And so the great battle on the plains of Iserre ended with three things: peace, oaths, and a sword in the ground.

I could feel the vigor leeching out of me as we began walking downhill, the half-scattered Levantines parting respectfully for us. Princess Rozala had made her own way down, apart from Hakram and I and directly headed towards the horse and foot she’d brought. I’d traded a meaningful look with Tariq before we parted ways, both of us aware that there would be need for talks of all sorts in the days to come. Gripping as the exchanges on the hill had been in their own way, they would amount to little and less if the diplomatic legwork did not follow behind the grand gestures. Verbal agreements at sunrise made between recent enemies were not actual treaties, though my life would be a great deal simpler of they were. Still, I’d be useless before I got some sleep in me and Tariq was in even worse state: freshly-resurrected, robbed of an aspect and with no finger on the pulse of where his people had been headed before we returned. I, at least, could rest certain that Vivienne and Juniper would keep things running as they should in my absence. With Hakram to watch over them, these days I did not need to keep nearly as close an eye on the Army of Callow’s workings as I had in the early days.

It was for the best, in my opinion. I still believed myself a fair hand as a general and an occasionally inspired tactician, but the army could not come to rely on me. Black, when he’d first forged the modern Legions of Terror, had been very careful to ensure that his presence and Name would be supplement but never required. The Legions, and now the Army, must be perfectly capable of functioning without my being involved. It freed my hand to address other perils, true, but there was also an issue of legacy – I would build no host that would be crippled by my death or abdication, whichever came first. I’d been taught better than that. Two cohorts and a pale-faced General Abigail were awaiting us when we reached the bottom of the hill, which had me casting a mildly reproachful look at Adjutant. She was far too high-placed an officer to be in command here if someone higher up the ladder had not requested it. The culprit seemed obvious, and after the general hurriedly distanced herself from us under pretence of leading the cohorts back to camp from the front, turned out to be unabashed.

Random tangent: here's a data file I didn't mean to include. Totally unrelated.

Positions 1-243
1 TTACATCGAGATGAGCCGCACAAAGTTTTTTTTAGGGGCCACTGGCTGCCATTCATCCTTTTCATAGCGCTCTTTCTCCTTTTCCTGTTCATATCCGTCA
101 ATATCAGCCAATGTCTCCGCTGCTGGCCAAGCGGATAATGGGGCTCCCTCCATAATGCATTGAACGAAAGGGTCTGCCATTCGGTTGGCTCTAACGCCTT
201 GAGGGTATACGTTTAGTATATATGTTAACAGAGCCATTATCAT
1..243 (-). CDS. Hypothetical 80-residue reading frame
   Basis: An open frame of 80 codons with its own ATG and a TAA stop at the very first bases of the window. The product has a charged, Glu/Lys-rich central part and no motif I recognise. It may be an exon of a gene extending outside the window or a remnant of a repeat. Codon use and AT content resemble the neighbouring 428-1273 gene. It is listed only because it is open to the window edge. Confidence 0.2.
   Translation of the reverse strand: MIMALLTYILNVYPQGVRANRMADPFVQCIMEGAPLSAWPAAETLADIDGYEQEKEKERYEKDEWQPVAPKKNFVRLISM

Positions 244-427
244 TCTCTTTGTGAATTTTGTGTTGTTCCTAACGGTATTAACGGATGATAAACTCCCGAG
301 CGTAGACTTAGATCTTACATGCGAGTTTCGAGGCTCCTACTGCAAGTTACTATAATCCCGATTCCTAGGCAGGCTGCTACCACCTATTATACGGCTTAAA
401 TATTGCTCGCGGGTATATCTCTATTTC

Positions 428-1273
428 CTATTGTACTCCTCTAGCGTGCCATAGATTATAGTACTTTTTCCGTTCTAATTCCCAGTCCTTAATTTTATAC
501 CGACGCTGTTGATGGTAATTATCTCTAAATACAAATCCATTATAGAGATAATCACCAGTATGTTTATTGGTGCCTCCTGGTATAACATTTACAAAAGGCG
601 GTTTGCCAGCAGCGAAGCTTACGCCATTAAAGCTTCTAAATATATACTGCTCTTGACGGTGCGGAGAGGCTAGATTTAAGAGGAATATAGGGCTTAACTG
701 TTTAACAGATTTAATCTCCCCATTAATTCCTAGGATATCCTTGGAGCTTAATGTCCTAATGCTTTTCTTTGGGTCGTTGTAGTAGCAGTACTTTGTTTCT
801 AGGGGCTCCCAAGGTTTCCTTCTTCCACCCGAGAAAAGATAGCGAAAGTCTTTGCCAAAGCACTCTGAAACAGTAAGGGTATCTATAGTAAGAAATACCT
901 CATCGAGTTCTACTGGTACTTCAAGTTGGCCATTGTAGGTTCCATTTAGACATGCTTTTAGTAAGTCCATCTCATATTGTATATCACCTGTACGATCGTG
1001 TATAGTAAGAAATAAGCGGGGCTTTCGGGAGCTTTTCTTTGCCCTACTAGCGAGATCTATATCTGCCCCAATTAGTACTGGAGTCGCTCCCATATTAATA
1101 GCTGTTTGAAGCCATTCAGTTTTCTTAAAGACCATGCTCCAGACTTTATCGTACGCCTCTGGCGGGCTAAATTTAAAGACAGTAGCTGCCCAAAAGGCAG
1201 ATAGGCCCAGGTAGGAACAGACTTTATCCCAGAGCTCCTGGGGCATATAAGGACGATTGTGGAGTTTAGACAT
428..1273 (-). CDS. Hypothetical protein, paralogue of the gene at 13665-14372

“Wanted to see how she holds up under pressure,” he quietly told me in Kharsum.

“She’s held command in battles without folding in the slightest,” I pointed out in the same. “She’s a twitchy thing, mind you, I won’t deny that. But she thinks fast on her feet and she’s got the right instincts.”

“Reminds you of anyone?” Adjutant mildly said.

I rolled my eyes.

“I was never all that shy when it came to getting into scraps,” I replied. “Not every canny Callowan girl is my kin in spirit.”

“If you say so,” he teased.

“I do,” I said. “And you’re being cagey. Haven’t told you anything you didn’t already know, so what’s your actual reason for bringing her along?”

“There’s more than one kind of pressure,” Hakram said. “Many moving parts, tonight, and many ways it could have spun out of control.”

I grunted, conceding the point. Keeping the lid on the pot was different than keeping your head screwed on straight when the blades were already out.

“So?” I asked.

“She kept her head,” he said, almost approvingly. “General staff material, that one. She’d also thank you for sending her far from the frontlines.”

“She needs accolades first,” I murmured. “A few feats under her belt. Otherwise the nobles will squeeze her too easily.”

The bastard system of fresh Callowan rule I would be passing on to my successor had governors holding many of the great territories that’d once belonged to the aristocracy, but the nobles hadn’t been stamped out. Yet there were still baronies up north, Duchess Kegan in Daoine and even highborn stripped of their lands still held a lot of influence. Though the unspoken threat of my disapproval – paired with the open secret I was less than fond of aristocrats – had kept a true noble faction from forming since the effective dissolution of the Regals, there was no guarantee such a state of affairs would be maintained under whoever followed after me. Rebellions or even just unrest, would be a nasty turn after the way Callow had exhausted and would further exhaust itself prosecuting war against the Dead King. Best to nip that in the bud with a large standing army whose head would be both popular with the people and not bound to any of the great nobles and dignitaries of Callow. Whether Abigail of Summerholm could be that woman still remained to be seen, but for now she was at least the foremost candidate. I was shaken out of the reverie I’d slipped into when thinking when I caught sight of a familiar silhouette approaching. Ivah, by now well-known in the Army of Callow’s circles, found the shield wall opening for it without a comment.

General Abigail glanced askance at me, silently asking whether her presence would be required for the conversation that’d follow, but I shook my head. And tried not to be too visibly amused at her poorly-hidden relief.

“Ivah,” I greeted the drow. “Still up, I see.”

“My tasks have yet to end, Losara Queen,” it replied. “I bring forth message from your shade, as well as your mantle.”

It did, in fact, have my cloak with it. It spread it out, though not before handing me a small stripe of parchment, and I turned to the side to cast better light on it. He is one again, Akua had written me. Losses were slight. Exhaustion will keep him slumbering for a time. A tired smile stretched out my lips. It’d been a damned ride of a night, but there’d been more victories than defeats. Foremost among them was that my father’s soul had been reattached to his body and he’d wake before too long, whole and not greatly lessened by the experience. Akua had come through for me once more, as she was in the habit of doing these days. Good news. I thought I’d heard a scuffle behind, but when I glanced there was nothing out of the ordinary. Hakram laid the Mantle of Woe on my shoulders and I breathed out in comfort. It was not so warm as that, but I’d grown used to it more than I’d ever believed I would.